Figure 1 shows the BP changes among the three groups (non-DM, controlled DM, and uncontrolled DM). SBP increases, in uncontrolled DM participants, were associated with most of major air pollutants; 3.8 mmHg (95% CI, 0.7–6.9 mmHg) per IQR increase in PM10, 5.0 mmHg (95% CI, 1.9–8.0 mmHg) per IQR increase in PM2.5, 3.9 mmHg (95% CI, 1.0-6.8 mmHg) per IQR increase of NO2, and 3.8 mmHg (95% CI, 0.5–7.1 mmHg) per IQR increase of SO2. Non-DM participants also showed significant SBP increases (1.0-2.5 mmHg), corresponding to increases in the levels of most of the air pollutants. Unlike uncontrolled DM and non-DM participants, the BPs of controlled DM participants was not significantly associated with air pollutant levels. Among the air pollutants, PM2.5 showed significant differences in SBP changes between controlled and uncontrolled DM participants at an alpha level of 0.1. Similarly, DBP changes associated with most air pollutants (except NO2) among the non-DM and uncontrolled DM participants were greater than among the controlled DM participants. However, the group differences were not statistically significant at an alpha level of 0.1.

diabetes-metabolism-Blood-pressure

Figure 1: Abbreviations: PM10: Particulate Matter < 10 μm in diameter; PM2.5: Particulate Matter< 2.5 μm in diameter; IQR: Interquartile Range; NO2: Nitrogen Dioxide; SO2: Sulfur Dioxide; O3: Ozone; CO: Carbon Monoxide; DM: Diabetes Mellitus defined as a self-reported history of doctor-diagnosed disease or glucose ≥ 126 mg/dL (7.0 mmol/L).
Uncontrolled DM was defined based on glucose level (≥ 110 mg/dL) among DM; otherwise, controlled DM. Models were adjusted for age; sex; exercise level; regular alcohol consumption; body mass index; history of hypertension; smoking status, based on cotinine level; education; follow-up time; daily mean temperature; relative humidity; sea-level pressure; and season. IQR values for pollutants: PM10 (21.2 μg/m3), PM2.5 (9.5 μg/m3), PM10-2.5 (13.6 μg/m3), NO2 (9.0 ppb), O3 (16.4 ppb), SO2 (1.7 ppb), and CO (0.16 ppm).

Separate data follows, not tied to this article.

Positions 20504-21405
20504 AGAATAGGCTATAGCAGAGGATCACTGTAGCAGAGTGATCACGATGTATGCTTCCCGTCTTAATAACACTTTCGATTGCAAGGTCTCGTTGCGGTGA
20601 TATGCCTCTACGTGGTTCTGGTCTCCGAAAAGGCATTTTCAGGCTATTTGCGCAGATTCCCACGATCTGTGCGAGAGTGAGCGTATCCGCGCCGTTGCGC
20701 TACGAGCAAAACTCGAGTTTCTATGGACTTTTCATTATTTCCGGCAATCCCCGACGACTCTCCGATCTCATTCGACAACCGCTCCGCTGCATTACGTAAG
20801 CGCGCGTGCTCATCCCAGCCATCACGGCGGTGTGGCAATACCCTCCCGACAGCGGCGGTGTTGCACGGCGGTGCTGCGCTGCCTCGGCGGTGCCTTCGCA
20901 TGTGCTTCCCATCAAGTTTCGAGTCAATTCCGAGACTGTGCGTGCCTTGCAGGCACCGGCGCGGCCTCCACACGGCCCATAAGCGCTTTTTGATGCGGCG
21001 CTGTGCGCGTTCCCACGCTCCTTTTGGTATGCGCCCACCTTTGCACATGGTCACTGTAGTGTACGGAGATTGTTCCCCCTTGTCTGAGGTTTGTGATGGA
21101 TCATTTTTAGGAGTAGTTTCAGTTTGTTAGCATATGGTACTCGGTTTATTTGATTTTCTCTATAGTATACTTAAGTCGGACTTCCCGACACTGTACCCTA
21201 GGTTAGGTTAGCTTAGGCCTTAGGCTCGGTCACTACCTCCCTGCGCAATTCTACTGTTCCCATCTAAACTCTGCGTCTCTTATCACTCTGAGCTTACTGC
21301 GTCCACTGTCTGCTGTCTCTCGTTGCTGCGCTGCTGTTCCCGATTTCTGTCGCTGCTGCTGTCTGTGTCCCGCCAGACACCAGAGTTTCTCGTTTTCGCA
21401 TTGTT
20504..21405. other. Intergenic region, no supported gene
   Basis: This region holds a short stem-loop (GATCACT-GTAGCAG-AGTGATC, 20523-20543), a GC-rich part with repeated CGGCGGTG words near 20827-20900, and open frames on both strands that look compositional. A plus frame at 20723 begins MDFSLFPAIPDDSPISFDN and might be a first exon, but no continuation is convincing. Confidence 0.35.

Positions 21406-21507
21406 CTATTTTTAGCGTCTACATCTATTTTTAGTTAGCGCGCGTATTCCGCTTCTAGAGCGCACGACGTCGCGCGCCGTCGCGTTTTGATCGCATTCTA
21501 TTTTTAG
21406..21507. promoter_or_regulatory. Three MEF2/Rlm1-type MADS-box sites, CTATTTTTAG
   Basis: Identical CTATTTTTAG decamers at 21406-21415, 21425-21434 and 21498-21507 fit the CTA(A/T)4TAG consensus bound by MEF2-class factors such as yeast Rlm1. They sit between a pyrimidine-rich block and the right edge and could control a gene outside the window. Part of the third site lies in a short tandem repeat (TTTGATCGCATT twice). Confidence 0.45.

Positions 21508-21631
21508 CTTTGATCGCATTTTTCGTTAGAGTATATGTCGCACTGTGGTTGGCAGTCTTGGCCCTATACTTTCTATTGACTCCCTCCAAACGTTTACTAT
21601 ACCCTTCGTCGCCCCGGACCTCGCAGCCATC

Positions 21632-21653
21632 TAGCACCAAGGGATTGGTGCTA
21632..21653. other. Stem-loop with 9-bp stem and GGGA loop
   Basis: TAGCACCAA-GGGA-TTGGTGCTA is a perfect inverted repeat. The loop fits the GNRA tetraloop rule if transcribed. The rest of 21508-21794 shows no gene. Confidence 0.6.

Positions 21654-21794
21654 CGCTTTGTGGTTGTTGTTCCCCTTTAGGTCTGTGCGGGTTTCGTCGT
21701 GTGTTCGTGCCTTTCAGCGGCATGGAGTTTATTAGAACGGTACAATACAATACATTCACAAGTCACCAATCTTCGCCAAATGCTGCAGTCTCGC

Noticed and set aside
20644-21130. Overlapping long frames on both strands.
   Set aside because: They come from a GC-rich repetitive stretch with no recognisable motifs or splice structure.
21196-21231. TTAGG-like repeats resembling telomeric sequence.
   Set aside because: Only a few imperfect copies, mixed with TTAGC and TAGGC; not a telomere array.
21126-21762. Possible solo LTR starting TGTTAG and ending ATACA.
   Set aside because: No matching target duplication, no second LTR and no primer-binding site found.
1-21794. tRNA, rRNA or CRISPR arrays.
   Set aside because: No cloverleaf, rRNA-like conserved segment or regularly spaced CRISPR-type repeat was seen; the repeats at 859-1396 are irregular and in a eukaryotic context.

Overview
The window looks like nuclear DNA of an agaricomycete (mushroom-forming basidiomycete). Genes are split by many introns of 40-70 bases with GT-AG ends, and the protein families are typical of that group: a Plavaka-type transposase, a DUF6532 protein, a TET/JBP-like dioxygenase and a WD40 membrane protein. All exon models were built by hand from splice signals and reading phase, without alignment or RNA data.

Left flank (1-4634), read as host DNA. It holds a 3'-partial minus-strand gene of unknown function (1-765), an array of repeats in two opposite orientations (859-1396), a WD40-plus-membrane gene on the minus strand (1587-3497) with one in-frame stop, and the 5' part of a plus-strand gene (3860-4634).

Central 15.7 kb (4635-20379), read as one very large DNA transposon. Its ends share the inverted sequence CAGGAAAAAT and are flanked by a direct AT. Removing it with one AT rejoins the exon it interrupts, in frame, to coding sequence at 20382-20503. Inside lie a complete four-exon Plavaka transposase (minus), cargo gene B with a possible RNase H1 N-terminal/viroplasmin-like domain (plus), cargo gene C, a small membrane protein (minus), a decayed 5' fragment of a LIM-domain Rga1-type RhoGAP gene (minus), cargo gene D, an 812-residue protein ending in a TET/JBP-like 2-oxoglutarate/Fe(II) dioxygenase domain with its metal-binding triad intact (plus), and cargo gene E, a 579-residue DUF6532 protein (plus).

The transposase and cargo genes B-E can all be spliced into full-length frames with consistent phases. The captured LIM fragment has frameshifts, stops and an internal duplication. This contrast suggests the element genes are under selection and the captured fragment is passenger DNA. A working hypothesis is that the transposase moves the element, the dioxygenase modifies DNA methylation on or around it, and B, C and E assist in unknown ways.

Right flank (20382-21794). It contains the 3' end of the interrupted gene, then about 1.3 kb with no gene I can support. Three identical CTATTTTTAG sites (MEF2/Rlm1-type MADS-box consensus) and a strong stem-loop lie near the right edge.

Figure 1: Blood pressure changes associated with IQR increases in air pollution concentrations among non-DM (squares), controlled DM (circles), and uncontrolled DM (triangles) participants: (a) systolic blood pressure (SBP, mmHg) and (b) diastolic blood pressure (DBP, mmHg) changes.

Discussion

Air pollutants are known to contribute to cardiovascular disease and deaths, and the effects are more pronounced among individuals with pre-existing conditions, such as DM [7,8,21]. However, few studies have investigated whether glycemic control reduces the risk of cardiovascular diseases, such as hypertension, in relation to air pollution exposure. The results of this panel study showed that significant BP changes occurred among non-DM and uncontrolled DM participants when air pollutants increased, whereas BP increases for controlled DM participants were not observed.

Although several studies have found that cardiovascular-related symptoms were exacerbated by increased levels of air pollutants among diabetics compared to non-diabetics, there is a gap in the understanding the benefit of glycemic control for the reduction of cardiovascular disease [7,8]. The possible mechanism for the attenuated effects of air pollution on cardiovascular markers, such as BP, among individuals with controlled DM may be explained by a reduction in the oxidative stress and inflammation resulting from the use of diabetes medications. The administration of oral hypoglycemic agents, such as metformin [22], thiazolidinediones [23], and acarbose [24], has been suggested to reduce atherosclerotic vascular disease events by reducing oxidant stress, vascular inflammation, and formation of glycation end products [10]. Hence, the present study’s result showing that BP among controlled DM participants was less affected by air pollutants compared to uncontrolled DM participants may be partly explained by these DM treatment effects.